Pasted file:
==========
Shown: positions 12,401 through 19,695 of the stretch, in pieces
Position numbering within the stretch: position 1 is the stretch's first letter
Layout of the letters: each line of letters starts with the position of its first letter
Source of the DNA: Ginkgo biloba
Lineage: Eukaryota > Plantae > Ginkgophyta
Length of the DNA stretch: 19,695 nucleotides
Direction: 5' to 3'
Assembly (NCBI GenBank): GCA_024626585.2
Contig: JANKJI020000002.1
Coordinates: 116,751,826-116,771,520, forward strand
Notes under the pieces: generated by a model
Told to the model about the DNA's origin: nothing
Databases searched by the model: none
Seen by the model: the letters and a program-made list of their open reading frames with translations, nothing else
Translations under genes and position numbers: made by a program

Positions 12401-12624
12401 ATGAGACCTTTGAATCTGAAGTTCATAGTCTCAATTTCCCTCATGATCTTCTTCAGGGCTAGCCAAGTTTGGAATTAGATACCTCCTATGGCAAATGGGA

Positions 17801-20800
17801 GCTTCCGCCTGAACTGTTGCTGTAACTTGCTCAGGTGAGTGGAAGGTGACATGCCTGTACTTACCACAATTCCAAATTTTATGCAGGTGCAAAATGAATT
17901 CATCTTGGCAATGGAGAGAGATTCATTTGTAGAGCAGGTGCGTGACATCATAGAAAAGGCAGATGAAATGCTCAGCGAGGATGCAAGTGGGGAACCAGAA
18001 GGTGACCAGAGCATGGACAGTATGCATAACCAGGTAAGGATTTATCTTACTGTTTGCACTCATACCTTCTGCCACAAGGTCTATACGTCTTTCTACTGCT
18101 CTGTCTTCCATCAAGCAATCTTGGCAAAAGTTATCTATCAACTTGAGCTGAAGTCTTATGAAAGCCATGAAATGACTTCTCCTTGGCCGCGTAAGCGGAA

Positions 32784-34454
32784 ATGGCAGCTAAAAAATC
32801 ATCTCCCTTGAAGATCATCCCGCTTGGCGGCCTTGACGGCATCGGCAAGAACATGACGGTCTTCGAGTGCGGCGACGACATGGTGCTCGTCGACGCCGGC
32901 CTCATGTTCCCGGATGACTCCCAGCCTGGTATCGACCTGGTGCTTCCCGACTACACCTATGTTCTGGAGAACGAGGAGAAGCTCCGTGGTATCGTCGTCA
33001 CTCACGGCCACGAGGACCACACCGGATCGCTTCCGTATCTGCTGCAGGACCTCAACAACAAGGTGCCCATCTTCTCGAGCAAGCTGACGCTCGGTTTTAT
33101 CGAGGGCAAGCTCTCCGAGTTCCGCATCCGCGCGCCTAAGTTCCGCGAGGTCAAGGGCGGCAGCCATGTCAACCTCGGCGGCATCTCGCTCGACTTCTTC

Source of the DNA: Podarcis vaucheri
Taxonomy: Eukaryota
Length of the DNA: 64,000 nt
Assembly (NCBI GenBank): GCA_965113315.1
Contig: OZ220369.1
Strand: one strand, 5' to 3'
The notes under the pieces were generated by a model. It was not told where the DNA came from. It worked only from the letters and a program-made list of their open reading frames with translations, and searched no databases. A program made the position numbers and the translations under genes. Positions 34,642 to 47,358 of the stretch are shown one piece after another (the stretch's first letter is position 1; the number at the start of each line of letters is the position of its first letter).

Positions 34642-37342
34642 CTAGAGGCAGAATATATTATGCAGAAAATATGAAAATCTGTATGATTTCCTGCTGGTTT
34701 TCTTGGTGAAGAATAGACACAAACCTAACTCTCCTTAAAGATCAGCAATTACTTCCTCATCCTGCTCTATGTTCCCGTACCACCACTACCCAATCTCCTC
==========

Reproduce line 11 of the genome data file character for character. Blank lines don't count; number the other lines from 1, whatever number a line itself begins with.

Notes under the pieces: generated by a model